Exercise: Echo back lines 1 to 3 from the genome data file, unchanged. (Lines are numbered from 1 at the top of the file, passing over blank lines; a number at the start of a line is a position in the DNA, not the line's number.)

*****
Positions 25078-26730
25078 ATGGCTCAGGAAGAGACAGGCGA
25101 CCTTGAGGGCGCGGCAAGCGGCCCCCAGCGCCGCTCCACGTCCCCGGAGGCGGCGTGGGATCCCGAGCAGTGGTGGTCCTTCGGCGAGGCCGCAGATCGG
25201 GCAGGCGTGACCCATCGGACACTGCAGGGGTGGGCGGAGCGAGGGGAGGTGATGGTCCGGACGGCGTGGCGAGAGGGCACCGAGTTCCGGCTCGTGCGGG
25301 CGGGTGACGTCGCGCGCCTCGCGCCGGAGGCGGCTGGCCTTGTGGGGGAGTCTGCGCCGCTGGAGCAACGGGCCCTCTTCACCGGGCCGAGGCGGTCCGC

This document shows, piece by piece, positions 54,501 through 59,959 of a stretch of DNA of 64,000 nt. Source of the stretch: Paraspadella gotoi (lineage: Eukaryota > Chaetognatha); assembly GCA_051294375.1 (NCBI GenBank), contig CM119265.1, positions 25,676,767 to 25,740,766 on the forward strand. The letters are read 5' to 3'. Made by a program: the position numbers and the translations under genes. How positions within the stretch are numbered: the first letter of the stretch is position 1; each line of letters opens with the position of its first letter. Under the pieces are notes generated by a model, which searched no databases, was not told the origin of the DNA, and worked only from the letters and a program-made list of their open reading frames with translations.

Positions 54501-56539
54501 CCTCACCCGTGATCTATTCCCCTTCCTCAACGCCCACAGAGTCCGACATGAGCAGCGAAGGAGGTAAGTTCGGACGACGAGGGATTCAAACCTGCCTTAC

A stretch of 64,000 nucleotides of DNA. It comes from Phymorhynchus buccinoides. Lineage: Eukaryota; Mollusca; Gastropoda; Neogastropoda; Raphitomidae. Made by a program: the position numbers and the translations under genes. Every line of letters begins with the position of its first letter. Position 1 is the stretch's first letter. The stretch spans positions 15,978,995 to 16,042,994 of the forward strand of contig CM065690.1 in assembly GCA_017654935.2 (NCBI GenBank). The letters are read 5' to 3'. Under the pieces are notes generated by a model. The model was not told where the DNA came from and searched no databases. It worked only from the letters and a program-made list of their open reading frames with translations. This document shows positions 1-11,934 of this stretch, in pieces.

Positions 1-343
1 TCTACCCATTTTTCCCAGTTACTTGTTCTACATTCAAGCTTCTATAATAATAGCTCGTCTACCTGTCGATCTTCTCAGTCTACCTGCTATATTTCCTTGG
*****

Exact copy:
Positions 25078-26730
25078 ATGGCTCAGGAAGAGACAGGCGA
25101 CCTTGAGGGCGCGGCAAGCGGCCCCCAGCGCCGCTCCACGTCCCCGGAGGCGGCGTGGGATCCCGAGCAGTGGTGGTCCTTCGGCGAGGCCGCAGATCGG